Anne M. Smith-Nochasak:
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Time is passing.
Yesterday, my spirit sang in every moment; the leaves had never been so delicate, the breeze never more fresh. Thanksgiving had never risen so easily to my tongue; every taste, every scent, every step was a blessing.
This morning, though, I awakened to days slipping past and our loved one not in them. The shimmering sunrise reproached me. The breeze was musty with decay, with hints of impending drought and fire. The mosquitoes would be out soon.
Our loved one was not coming back.
Then I saw the reddish-brown shape clinging to the birdfeeder. Squirrels hesitate to walk on thin cables, so we strung our bird feeders on long slender wires, far from the trees, well above ground. Nevertheless, there he was.
He could not have sprung from the ground, and could not have leapt from the branches, although I have watched one soar from a limb eight feet away. The feeder swung gently, and he was gnawing his way through the wire mesh, oblivious to the outraged human and quivering dogs watching from the window. And in the grand scheme of life, will it matter if one tiny squirrel overcomes the plots and technology of one human? The world will still turn, the sun will still rise -- I began to smile as he swayed and nibbled in his private moment of joy, perhaps his own little psalm rising on the breath of creation.
So I took note of that, and acknowledged that there was something in the moment worthy of celebration.
I turned to my morning yardwork. The slope above the garden had eroded, the soil sliding away. I raked in rich topsoil, scattered grass seed, and sprinkled mulch to hold the seed in place. Flo, the Border collie, watched.
Border collies have a gift for scrutiny; they study every move -- processing, calculating. As dogs of remarkable intelligence, they have an extensive vocabulary and
comprehension. If you explain to them what you want, they will act upon it. You must, however, be thorough. As you can see from the photo to the left, Flo did not have her paws on the soil. She had been told that she must not walk on these places. And she did not. She sat, happily wagging her tail, the grass seed scattering. In the grand scheme of things, when the sun goes to its red giant phase, there will be a bald patch on the earth.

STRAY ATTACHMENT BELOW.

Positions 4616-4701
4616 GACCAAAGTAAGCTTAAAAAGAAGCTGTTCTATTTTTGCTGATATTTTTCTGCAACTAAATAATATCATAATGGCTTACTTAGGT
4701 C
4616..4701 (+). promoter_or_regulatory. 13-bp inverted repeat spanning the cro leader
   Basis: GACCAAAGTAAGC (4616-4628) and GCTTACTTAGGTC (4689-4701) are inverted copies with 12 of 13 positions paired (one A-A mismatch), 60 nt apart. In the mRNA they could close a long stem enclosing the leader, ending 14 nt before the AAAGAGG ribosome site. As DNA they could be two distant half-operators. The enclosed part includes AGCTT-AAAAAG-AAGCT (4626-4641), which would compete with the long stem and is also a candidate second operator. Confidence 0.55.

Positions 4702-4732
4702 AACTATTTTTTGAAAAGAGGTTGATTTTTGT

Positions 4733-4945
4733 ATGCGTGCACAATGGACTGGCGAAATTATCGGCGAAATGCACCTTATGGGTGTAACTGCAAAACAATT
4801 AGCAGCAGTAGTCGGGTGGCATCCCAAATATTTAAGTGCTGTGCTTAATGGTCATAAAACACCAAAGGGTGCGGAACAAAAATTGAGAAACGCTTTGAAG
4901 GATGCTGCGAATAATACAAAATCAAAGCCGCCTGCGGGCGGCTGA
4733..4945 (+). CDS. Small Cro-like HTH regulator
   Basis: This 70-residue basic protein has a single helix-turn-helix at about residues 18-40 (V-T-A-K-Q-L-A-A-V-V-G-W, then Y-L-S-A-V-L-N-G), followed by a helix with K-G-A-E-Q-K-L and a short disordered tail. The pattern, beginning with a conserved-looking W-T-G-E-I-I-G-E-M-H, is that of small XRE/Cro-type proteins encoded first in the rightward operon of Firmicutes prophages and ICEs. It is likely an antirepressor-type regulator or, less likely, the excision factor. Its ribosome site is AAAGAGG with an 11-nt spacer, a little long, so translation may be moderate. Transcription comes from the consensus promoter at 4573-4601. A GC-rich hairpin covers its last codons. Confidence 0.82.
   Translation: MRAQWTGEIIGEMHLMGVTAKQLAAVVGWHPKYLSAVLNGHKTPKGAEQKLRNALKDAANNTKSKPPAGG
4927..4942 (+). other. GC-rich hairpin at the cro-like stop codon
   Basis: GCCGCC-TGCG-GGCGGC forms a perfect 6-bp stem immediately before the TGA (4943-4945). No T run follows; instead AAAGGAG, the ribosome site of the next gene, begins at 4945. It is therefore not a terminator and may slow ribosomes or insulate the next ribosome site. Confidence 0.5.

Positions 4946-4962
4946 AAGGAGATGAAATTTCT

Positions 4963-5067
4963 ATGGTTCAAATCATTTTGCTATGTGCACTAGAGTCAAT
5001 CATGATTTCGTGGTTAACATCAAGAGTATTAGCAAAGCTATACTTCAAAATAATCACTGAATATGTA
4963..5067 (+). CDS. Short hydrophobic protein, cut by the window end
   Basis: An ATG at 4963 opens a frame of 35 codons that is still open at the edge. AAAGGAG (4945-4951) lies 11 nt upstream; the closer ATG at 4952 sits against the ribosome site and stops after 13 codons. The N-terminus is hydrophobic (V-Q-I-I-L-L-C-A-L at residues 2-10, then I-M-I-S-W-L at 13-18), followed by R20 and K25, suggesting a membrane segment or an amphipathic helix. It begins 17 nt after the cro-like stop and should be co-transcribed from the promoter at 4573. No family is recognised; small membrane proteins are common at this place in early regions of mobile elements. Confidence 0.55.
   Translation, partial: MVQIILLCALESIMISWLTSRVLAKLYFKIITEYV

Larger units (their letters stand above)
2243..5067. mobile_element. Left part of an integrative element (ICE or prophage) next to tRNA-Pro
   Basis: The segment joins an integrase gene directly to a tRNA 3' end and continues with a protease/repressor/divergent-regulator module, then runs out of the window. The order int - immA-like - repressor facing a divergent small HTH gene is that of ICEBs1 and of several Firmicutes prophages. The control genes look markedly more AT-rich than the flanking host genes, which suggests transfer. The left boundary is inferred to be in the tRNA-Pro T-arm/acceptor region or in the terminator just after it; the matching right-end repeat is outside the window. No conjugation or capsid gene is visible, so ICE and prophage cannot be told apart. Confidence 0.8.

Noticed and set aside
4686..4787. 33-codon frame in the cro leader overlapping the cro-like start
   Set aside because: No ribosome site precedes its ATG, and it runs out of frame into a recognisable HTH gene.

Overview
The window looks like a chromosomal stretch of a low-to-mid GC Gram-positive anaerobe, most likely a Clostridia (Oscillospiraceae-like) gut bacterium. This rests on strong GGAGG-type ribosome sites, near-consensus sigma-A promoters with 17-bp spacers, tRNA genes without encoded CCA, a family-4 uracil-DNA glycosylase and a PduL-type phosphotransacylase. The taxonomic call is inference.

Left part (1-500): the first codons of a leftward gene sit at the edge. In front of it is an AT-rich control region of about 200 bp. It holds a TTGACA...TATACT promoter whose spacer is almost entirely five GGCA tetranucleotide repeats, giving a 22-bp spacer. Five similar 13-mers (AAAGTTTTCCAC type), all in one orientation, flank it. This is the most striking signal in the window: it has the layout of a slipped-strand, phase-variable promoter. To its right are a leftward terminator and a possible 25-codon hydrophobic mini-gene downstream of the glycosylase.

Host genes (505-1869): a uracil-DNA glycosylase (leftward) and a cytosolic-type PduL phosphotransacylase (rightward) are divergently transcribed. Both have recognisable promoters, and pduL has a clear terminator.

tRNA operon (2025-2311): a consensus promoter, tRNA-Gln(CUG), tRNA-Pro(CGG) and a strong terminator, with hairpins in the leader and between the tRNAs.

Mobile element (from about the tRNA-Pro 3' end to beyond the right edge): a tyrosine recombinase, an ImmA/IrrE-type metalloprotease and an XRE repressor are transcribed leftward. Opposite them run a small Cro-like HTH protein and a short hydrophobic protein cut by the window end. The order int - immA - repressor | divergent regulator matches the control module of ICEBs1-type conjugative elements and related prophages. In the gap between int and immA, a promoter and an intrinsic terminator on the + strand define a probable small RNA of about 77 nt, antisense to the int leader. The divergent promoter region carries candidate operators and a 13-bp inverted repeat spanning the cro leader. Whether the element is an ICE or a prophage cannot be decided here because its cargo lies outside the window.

Will it matter?
I let it go, and the scent of dust and grass was sweet in the morning.
My lady Mikak, street dog and defender, loved to curl beside her hostas. When they faded in the fall, she would lie over them. Now Shay, the pup she raised, watches for her. It lifts my heart to see Shay, to know that she is alive, fully present in this moment.
My departed friend would laugh and laugh over the way the squirrel overcame all obstacles; he would shake his head and smile at the Border collie's meticulous attention to detail. He would delight in Shay.
He would celebrate the humour and the grace in each moment.
"I will lift up my eyes to the hills --
where does my help come from?"
Psalm 121 ESV
My help rises from the little moments the Creator gives me, breathed into being from the depths of love.
There, beyond my window, how many shades of colour on this palette?
How many moments to embrace the joy that would buffer the pain?
How many memories to be made or already present, just waiting for me?
There are signs and wonders in the morning, teachings small yet great. I stare out into the world and I know that, one day, this shall be consumed and on that day, it will be this day, this one here before me, that will rise to my lips as a psalm.
Here in my loft, I feel the paddle draw and pull and I, a dry leaf spinning on a dead branch, I am laughing, simply laughing, because I am part of creation, part of everything, part of the sweetness of the morning.
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You called me that day.
The sun was just rising, the mist hovering in the woodlot. Down past the hollow, beyond the road even, from a shallow lake tucked among distant trees, all that way, you called me.
My First Lake rose before me, her special sunrise sweeping the sky above the water, as you sang a song of rain coming.
And because my heart was breaking for those times, I made a plan to mow the lawns, to comment on social media, to catch up on laundry and dust the shelves. Those times are past, I said.
All the while, your song reverberated in my soul and my day hung wasted.
The next day, the Sunday, the longing overpowered me. I gathered kayak and gear, and made my way to the bridge. On previous outings, I had wandered the marshes upriver and found the rapids downriver. Today, though, was for the narrows and the shallow lake beyond, the re-entry to the time of First Lake, my Wasaya time. The waters were a glimmer through the tangle, a promise and a summons.
The rocks were slippery and the banks soft as I worked my way to the lake. You were waiting in the first cove, silent, expectant.
You arched and stood, there in the water, your wings spread wide and fanning, the sun reflecting from your white breast, water droplets glistening. Your silent hymn of praise proclaimed creation holy.